Looking back to Burma
- a Shan state journey
Friday December 1: We leave Chiang Mai by air-con VIP bus to Mai
Sai - about 4 hours, arriving at 7.30 p.m. at Mai Sai bus station, right
on the Burmese border. We catch a waiting songthaew to the immigration
post area. All the hotels are rubbish, but we take the Top North at 600
Later on, when walking round the town, we find the brand new Piyaporn
Hotel, 4-star with buffet breakfast for 1000 baht! This is where we will
stay if we come back this way. The Top North is bad but the pink
stencilling on the walls, including the surface wiring, almost make it
Saturday December 2: Woken at 6 am by din from nearby temple, so early
start to Burma. Just a 150 metre walk to the border. You go to the
bridge and get your passport stamped by Thai immigration then walk to
the other end of the bridge to Burmese immigration. We have valid ‘all
Burma’ visas issued in Bangkok, so we are unconcerned. However, we start
to get a bit alarmed at the signs saying all foreigners (farangs) must
buy an entry permit for $10. At the immigration office we are told our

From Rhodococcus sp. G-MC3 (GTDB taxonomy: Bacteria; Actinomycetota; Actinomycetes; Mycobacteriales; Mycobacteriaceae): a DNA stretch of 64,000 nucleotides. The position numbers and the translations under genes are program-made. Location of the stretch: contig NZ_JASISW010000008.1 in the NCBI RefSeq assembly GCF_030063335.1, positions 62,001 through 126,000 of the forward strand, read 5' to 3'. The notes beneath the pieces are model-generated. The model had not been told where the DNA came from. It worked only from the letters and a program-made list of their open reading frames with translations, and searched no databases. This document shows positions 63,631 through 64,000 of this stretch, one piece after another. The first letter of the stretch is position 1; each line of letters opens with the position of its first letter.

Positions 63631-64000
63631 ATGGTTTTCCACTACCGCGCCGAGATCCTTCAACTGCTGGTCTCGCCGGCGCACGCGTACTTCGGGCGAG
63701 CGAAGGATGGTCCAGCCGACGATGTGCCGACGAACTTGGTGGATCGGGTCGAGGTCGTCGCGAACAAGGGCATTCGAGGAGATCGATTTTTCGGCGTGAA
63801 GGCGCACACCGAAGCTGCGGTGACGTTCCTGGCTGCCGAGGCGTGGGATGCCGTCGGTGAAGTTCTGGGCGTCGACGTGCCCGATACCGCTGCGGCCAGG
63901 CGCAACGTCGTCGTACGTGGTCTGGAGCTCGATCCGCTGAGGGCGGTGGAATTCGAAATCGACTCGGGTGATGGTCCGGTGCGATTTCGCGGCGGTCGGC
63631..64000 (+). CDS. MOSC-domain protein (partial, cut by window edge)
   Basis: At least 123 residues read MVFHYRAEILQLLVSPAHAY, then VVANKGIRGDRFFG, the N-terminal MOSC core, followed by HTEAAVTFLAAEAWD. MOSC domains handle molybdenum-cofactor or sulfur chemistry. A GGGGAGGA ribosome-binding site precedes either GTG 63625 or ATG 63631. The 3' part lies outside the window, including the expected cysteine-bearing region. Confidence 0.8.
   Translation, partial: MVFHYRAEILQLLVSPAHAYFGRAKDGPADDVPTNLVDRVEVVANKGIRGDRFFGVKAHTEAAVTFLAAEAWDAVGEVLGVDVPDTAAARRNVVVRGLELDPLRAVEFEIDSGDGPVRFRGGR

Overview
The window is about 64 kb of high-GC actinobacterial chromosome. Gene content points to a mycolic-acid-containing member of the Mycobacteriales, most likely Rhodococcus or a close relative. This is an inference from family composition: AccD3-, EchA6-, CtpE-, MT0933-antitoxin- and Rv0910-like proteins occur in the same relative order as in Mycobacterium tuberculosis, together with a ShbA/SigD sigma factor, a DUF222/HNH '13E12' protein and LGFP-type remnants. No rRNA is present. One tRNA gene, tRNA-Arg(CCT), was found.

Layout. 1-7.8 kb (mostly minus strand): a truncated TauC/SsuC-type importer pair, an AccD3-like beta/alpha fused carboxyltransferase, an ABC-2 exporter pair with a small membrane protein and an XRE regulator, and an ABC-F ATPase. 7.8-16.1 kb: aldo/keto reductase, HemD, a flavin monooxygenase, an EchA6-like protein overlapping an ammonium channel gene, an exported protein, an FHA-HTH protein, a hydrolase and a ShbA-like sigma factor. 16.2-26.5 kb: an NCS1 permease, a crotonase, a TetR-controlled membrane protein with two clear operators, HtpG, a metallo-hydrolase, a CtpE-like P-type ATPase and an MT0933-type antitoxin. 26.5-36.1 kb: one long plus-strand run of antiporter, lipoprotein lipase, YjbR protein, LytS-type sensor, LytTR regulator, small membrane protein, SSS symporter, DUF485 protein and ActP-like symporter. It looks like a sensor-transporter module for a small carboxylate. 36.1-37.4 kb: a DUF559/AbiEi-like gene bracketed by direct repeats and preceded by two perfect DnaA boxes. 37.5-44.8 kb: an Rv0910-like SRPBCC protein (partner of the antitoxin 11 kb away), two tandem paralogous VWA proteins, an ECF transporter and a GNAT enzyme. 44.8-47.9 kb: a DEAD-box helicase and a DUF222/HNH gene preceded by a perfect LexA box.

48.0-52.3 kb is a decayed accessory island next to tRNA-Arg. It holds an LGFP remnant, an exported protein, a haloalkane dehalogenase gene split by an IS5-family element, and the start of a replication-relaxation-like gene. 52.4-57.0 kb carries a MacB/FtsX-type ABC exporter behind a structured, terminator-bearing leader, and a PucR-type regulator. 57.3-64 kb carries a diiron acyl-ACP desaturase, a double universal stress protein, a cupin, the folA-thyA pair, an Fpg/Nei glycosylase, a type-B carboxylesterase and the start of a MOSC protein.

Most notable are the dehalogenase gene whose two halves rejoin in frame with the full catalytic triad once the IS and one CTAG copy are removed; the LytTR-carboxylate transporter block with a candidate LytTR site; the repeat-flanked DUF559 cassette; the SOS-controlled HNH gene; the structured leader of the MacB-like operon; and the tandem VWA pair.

visas are not valid since this is not an international entry point.
Not only are our visas not valid - but they refuse to let us keep our
passports. We have to leave them here and take the entry permit. This
means the original plan of getting into Shan state and then crossing
overland to Mandalay is no longer possible.
Two hours of discussion later, mostly with an incredibly charming
Burmese lady immigration officer who feeds us oranges to keep us quiet,
and the position is exactly the same. No way, Josež! We now need 3
photos each for the entry permits and are directed across the bridge
into Burma to get them done.
We walk across into Burma. No passport, no papers, nothing. It’s very